Norway begins first experimental treatment of patients infected with Covid-19Comments
The first experimental treatment of patients infected with COVID-19 has started in Norway.
Oslo University Hospital is one of 22 venues in the country carrying out the major international study by the World Health Organization.
The study will involve tests of three drug treatments, with both malaria and Ebola medicines involved.
The first drug to be tested will be Plaquenil, originally made to treat malaria, then a drug for Ebola.
"The malaria medicine reduces inflammation and works against the parasite, which may be a possible effect-mechanism," says Director Chief executive officer of the Research Council of Norway, John-Arne Røttingen.
"But we don't know yet if Ebola medicine, which was developed to work against that virus and several others, will work against the coronavirus."
Several hundred patients will be included in the Norway study, according to Røttingen, and the study will continue "until there is certain knowledge that this is not effective, or that one of these medicines does have an effect."
The Institute of Public Health believes that the research could be very important in the fight against the coronavirus.
But it will take at least three months for it to be completed. And only then can a medicine be approved.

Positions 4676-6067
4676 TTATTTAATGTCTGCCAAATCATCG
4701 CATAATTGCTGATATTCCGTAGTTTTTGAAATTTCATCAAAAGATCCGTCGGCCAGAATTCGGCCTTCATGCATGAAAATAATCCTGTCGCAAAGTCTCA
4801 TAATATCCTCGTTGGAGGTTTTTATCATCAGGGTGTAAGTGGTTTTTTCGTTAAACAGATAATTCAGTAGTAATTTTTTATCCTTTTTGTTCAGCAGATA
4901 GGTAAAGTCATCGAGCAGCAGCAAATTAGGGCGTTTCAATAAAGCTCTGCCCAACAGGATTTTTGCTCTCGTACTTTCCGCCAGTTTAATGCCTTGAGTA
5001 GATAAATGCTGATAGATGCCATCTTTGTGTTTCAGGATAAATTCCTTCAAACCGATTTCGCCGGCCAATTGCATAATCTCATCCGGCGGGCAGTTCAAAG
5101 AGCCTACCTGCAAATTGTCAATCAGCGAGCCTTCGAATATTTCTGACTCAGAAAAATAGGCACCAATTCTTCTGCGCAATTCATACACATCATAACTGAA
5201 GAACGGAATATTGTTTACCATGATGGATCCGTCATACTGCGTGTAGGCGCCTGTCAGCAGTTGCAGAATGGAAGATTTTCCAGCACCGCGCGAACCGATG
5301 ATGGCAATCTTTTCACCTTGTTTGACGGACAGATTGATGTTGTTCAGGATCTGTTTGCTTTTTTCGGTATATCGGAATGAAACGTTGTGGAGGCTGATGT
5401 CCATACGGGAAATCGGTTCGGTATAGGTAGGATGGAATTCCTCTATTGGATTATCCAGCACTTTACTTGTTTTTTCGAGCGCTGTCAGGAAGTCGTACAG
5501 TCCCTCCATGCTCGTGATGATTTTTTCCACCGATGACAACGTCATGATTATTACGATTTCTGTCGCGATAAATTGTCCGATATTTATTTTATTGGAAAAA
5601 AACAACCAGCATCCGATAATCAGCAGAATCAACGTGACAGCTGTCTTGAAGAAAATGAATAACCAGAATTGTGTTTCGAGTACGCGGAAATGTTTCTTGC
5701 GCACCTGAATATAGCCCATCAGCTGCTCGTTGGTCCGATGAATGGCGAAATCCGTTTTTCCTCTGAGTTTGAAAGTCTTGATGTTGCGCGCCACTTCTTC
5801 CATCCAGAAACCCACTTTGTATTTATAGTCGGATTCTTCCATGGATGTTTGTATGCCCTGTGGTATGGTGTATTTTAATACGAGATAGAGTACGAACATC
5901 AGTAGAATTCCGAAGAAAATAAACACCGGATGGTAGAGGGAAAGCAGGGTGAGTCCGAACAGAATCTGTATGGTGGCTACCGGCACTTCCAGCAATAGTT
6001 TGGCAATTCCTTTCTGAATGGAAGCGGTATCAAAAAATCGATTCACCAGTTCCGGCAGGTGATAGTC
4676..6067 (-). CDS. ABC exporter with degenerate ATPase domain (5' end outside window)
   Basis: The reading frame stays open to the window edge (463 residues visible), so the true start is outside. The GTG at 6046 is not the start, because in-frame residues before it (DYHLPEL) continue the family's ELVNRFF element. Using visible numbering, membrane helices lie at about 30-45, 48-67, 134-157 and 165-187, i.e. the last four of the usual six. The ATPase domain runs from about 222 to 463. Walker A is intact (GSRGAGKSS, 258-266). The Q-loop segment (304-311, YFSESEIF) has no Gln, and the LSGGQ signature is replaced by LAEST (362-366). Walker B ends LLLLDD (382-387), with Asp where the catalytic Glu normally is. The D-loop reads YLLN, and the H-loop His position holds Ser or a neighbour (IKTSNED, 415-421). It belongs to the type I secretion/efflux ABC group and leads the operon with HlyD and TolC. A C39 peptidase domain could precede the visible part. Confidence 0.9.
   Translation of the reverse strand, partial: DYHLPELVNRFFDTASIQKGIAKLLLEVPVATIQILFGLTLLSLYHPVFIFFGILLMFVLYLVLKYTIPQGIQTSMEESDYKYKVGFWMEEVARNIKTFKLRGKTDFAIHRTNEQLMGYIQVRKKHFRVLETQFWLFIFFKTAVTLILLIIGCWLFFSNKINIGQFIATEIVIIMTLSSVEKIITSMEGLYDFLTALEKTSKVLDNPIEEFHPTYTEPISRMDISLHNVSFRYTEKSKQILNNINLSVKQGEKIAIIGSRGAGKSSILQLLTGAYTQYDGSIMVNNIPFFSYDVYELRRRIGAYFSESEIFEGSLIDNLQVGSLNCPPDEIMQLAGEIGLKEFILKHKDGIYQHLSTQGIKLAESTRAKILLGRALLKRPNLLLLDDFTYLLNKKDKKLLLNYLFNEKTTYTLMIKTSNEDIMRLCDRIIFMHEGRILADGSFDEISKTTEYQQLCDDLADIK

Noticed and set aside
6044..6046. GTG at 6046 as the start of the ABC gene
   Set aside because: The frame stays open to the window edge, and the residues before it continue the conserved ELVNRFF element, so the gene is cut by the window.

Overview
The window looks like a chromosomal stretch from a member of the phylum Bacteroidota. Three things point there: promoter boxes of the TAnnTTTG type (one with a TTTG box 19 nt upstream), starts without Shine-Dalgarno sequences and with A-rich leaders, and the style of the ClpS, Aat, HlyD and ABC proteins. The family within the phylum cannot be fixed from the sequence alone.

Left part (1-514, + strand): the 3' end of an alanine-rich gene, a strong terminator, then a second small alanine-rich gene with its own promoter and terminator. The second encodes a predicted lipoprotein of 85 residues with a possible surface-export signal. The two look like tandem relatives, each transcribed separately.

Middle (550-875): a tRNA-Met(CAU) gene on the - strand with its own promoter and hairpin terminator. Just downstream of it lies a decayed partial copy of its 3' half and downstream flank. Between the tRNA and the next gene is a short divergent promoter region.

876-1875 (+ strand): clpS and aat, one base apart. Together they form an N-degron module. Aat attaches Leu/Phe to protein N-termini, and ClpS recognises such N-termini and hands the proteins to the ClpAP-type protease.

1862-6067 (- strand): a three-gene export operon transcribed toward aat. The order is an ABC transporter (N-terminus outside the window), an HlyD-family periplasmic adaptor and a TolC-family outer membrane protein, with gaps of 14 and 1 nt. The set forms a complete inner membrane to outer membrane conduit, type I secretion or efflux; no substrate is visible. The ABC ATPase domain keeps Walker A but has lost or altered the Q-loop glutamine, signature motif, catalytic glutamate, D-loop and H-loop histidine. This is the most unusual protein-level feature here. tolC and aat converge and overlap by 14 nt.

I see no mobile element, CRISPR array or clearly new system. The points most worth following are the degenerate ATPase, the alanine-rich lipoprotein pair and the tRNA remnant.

"As soon as any of these hospitals or countries get the confirmation that one of these medications is effective, we will stop the study and offer it to everybody, says the hospitals Chief physician," says Anne-Ma Dyrhol Riise, the chief physician at the department for infectious medicine, Oslo University Hospital.
"But it is very important to say that we have to test this in a so-called controlled study. We don't know if it will actually work."
In previous virus epidemics, research has not been as coordinated in such a manner. A number of countries will share the results they get when testing different medicines.
"This is a big, international study including several countries that can include patients simultaneously so the world gets quick results. We don't know how long that will take, maybe in two-three months we can get first results from the data, but that depends on the effect," says Røttingen.
"It is very important to say that this is not a wonder cure. This is a controlled study of something that may have an effect. The basics are still the standard treatment in hospitals."